You may believe that you a wonderful relationship with your client, and they may believe they feel the same about you and your company. But you really don’t know what kind of relationship you have until you face a problem or challenge together.
What You Learn When the Trouble Begins
You learn a lot about your clients when you face a major problem or challenge with them.
When there is a problem, when the train comes off the tracks, you find out whether or not your client is adversarial. You find out if there are factions within their company that make it personal, that make it about you and your company, not the problem or the challenge you are working on. You find out then, when your relationships is tested, what those relationships really look like.
You also learn whether or your client is willing to seek a third way, a win-win solution. Strong client relationships are built on the foundation of working together to find ways to improve things. This means that you work honestly and openly trying to create a bigger pie before claiming—and that your client does the same.
When there are problems and challenges, some clients will expect you to carry the entire burden of solution. The clients with whom you have strong relationships will own their part of the solution, making the necessary changes and investments on their side when that it what the third way requires.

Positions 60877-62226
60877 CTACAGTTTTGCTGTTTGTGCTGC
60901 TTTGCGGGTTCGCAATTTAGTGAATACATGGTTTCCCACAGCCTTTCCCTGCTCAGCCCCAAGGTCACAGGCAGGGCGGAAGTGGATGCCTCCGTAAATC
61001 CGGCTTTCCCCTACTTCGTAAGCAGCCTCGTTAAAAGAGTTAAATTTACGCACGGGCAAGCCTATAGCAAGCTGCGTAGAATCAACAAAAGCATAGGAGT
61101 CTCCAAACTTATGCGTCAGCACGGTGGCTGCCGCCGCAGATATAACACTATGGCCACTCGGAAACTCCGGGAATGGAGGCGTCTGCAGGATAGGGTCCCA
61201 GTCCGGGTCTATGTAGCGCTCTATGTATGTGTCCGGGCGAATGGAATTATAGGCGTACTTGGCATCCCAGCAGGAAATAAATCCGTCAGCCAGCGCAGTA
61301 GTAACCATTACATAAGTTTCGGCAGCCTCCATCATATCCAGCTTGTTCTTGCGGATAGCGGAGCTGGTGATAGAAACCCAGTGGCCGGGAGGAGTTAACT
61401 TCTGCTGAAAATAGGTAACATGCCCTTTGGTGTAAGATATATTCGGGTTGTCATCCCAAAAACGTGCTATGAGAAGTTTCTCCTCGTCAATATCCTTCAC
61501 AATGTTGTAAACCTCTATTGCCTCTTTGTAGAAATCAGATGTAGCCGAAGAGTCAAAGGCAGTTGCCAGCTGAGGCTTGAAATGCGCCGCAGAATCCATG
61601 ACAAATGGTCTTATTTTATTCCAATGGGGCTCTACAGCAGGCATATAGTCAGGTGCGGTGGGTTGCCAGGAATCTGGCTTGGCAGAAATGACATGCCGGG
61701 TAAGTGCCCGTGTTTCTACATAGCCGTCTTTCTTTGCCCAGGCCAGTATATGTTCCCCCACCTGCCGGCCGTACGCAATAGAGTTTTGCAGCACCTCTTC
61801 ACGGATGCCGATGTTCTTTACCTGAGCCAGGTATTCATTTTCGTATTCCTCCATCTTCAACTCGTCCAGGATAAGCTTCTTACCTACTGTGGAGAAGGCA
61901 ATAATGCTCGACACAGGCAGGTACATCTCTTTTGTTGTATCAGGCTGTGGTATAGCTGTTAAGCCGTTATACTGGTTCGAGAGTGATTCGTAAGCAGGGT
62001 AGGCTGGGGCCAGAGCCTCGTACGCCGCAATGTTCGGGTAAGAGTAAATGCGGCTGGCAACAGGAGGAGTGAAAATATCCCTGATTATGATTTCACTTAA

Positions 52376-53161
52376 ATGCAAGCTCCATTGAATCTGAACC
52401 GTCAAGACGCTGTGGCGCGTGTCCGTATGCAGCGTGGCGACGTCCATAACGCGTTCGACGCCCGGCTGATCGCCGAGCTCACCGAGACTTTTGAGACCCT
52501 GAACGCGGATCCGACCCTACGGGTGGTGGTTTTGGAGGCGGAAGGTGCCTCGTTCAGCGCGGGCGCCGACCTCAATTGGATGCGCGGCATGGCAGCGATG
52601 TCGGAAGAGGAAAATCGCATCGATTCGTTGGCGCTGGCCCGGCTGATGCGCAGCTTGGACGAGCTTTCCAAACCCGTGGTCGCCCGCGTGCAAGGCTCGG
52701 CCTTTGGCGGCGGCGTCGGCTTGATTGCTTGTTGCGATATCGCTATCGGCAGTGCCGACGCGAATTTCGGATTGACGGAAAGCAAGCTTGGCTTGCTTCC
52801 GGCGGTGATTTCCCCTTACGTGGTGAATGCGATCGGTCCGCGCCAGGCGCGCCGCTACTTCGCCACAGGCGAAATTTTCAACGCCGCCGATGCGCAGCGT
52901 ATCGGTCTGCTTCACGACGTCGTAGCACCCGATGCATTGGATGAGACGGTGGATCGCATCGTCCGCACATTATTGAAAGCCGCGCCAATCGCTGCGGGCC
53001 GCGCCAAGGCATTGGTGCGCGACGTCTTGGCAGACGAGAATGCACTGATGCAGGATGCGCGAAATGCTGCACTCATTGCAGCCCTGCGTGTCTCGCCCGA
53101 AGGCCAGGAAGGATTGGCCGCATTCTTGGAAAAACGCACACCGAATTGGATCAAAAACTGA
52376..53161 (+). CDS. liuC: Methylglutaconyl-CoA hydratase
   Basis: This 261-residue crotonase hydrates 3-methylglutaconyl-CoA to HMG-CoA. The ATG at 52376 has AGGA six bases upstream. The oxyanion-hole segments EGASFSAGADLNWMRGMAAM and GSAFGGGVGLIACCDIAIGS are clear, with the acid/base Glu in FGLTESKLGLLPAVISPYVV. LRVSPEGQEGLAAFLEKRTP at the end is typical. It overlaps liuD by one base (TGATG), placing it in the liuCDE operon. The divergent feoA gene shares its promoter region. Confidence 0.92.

What Your Client Learns About You
Your clients learn an awful lot about you by how you handle problems and challenges.
The first thing they learn about you is your geographical preferences—where are you when the real problems and challenges need to be dealt with? Are you in the foxhole with your client, or did you run for cover? If you aren’t with your client when things get sideways, your client doesn’t have the relationship that they need.
If you are present and prepared to address the challenges, your client will know that you own the outcomes that you sold them. If your not willing to look the problem directly in the eye, your client will never believe that you can be trusted to be a strategic partner, a business manager.
How you handle the major issues will also allow your client to discover that you have the business acumen, the resourcefulness, and the determination to help them find a solution. How you—and your company—work to help your client through their problem or challenge is an indication of what kind of partner you are.
Neither you nor you client really know what kind of relationship you have until it is tested.
It isn’t being perfect and never having a problem that builds client relationships that stand the test of time. Passing through fire together is what forges the strongest, lasting relationships.
Are problems and challenges a risk to your client relationships, or are they really opportunities?
What do you learn about your clients by working with them on the issues that stand between your client and the results that they need?
What do your clients learn about you by the way you handle the issues that prevent them from getting the outcomes they need?
Think about the last major issue you faced with a client. What did you learn about yourself and your company through that experience?
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Filed under: Sales